Third, Lincoln was not engaged in preserving the Union. The Union was destroyed the moment he had undertaken to overthrow the legitimate governments of 15 States by force. He was establishing the supremacy of the government machinery in Washington, which he controlled, over the many self-governing communities of Americans.

Fourth, he cast the Revolution in a mystical way, as if the forefathers had met on Mount Olympus and decreed liberty. But governments, even of the wisest men, cannot decree liberty. The Americans were fighting to preserve the liberty they already had through their history, which many saw as a benevolent gift of Providence. The American Revolution was reversed, its meaning disallowed, and its lesson repudiated.

Did not Jefferson Davis have a better grasp of the Revolution when he said that Southerners were simply imitating their forebears, and that the Confederacy “illustrates the American idea that government rests upon the consent of the governed?

Lincoln could launch a war against a very substantial part of the people. To this end he was willing to kill 300,000 Southerner soldiers and civilians and even more of his own native and immigrant proletariat. The crackpot realist General Sherman said it well: “We are now in the enemy’s country, and I act accordingly . . . The war will soon assume a turn to extermination, not of soldiers alone, that is the least part of the trouble, but the people.”

Clearly, the government, the machinery controlled by the politicians in Washington, who had been chosen by two-fifths of the people, now had supremacy over the life and institutions of Americans.”

(Society Precedes Government: Two Counterrevolutions, Clyde N. Wilson, Chronicles, April 2015, excerpts pp. 17-18) www.chroniclesmagazine.org

Total War, Confiscation and Sheer Theft

Author Clyde Wilson asserts that “The triumph in 1861-65 of the Republican Party over the will of the American people and the invasion, destruction and conquest of the Southern States, like a foreign territory has somehow, strangely, gotten mixed up with the idea of government of, by and for the people.” The Republican president crowned his revolutionary actions with the creation of a nationalist mythology which we still live under today. The Union was preserved by Lincoln and his party in a territorial sense, but not the Founders’ Union.

Bernhard Thuersam, www.Circa1865.org

 

Total War, Confiscation and Sheer Theft

“Another great moral cost of the War, as Richard Weaver pointed out, was inauguration by the Republicans of the “total war” concept, reversing several centuries of Western progress in restraining warfare to rules.

General Sherman himself estimated that in his march across Georgia and the Carolinas, only 20 percent of the destruction had any military value. The rest was sheer wanton terrorism against civilians – theft and destruction of their food, housing, and tools. One egregious example was the burning and sack of Columbia – a city which had already surrendered and was full of women and children and wounded soldiers – a looting which marked the emancipation of black women by their wholesale rape.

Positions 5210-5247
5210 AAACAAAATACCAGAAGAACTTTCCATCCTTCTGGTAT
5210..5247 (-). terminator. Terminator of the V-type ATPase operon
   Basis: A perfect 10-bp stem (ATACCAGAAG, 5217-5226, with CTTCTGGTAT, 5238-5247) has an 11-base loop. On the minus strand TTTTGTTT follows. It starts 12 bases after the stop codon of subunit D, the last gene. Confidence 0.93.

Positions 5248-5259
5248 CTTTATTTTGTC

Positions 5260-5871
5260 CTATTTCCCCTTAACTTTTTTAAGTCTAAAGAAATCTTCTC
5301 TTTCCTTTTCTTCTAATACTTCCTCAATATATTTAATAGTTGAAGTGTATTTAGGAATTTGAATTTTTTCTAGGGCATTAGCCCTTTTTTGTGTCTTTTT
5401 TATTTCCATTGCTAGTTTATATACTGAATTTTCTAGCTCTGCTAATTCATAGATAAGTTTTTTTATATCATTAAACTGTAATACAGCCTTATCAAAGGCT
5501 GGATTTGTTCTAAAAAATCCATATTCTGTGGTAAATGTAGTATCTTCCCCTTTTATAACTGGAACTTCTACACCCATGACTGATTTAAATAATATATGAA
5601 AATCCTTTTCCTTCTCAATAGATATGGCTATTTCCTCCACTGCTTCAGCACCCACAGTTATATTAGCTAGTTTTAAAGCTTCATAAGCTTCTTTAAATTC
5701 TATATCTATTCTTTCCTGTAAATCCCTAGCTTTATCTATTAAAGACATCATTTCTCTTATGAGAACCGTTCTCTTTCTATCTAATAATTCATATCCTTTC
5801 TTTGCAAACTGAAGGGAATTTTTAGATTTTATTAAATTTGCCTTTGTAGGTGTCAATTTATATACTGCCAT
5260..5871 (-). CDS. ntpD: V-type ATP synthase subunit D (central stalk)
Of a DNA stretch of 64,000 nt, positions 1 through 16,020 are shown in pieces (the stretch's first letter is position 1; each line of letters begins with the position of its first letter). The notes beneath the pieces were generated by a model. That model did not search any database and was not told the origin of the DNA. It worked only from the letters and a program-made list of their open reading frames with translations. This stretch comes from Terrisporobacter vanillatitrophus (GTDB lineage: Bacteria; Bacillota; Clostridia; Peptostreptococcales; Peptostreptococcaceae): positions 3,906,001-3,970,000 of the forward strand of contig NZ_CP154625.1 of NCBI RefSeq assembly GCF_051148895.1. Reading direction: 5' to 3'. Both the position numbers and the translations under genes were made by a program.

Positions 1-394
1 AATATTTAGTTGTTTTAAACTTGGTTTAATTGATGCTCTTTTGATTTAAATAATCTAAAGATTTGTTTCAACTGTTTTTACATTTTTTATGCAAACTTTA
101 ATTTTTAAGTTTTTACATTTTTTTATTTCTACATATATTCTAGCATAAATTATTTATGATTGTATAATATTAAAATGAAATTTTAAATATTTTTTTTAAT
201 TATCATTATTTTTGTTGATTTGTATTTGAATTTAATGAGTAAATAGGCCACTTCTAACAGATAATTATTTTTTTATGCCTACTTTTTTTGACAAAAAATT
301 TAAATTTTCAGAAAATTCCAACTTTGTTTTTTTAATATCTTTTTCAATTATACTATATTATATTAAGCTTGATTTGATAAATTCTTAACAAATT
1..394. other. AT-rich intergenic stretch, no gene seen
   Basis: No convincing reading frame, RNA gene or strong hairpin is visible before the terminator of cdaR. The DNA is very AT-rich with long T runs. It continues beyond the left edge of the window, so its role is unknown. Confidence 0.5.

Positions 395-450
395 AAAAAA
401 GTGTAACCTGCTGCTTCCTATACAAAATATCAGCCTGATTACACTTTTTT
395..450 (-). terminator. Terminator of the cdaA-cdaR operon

Along with destruction went immense confiscation and theft, much of it under cover of a Confiscation Act which was enforced without ever being legally passed. The Republican Speaker of the House of Representatives simply declared the bill passed and adjourned. This high-handed legislative practice continued throughout the War and Reconstruction.

The Republican Governor of Indiana suspended the legislature and acted as dictator for two years. Republicans continually agitated for an open dictatorship under Fremont or some other trustworthy Radical; all of this is known but seldom acknowledged.

In addition to the Confiscation Act, for rebel property there was a mechanism for the government to collect taxes in the occupied regions of the South to finance the War. At last $100,000,000 in cotton (the most valuable commodity in North America) was seized — $30,000,000 more or less legally under the confiscation and tax acts, the rest sheer theft. The rest was stolen by Republican appointees.

A Secretary of the Treasury commented that he was sure a few of the tax agents he sent South were honest, but none remained so very long. We know, for instance, of that great war hero Admiral [David] Porter, who with General [Nathanial] Banks was badly beaten by vastly inferior Confederate forces in the Red River campaign, yet emerged from that campaign with $60,000 worth of stolen cotton for his personal profit.

The confiscation and theft continued in full force until at least 1868; they did not end with the hostilities.”

(State Rights Revisited: War, Reconstruction and the End of the Union, Clyde N. Wilson; Defending Dixie, Essays in Southern History and Culture, Foundation for American Education, 2006, excerpts pp. 142-143)

Lincoln Needs General with Killer Instinct

General John Pope had a bad reputation for outright lies in post-battle reports and was said to have “excelled as a fiction writer.” After his message of glorious victory at the battle of Second Manassas in mid-1862, Lincoln and his cabinet were delighted and went to bed that night expecting “more glad tidings at sunrise.” Pope had actually been severely thrashed by Lee’s smaller army and his disorganized army straggled back toward Washington.

Bernhard Thuersam, www.Circa1865.org

 

Lincoln Needs General with Killer Instinct

“McClellan presented the letter to Lincoln when they were alone on the [steamer] Ariel.

“First of all,” he wrote, “the Constitution and the Union must be preserved, whatever the cost in time, treasure and blood.” The war, he insisted, “must be conducted upon “the highest principles known to Christian civilization. It must not be a war looking to the subjugation of the people of any State . . . It should not be at all a war upon population, but against armed forces and political organizations.”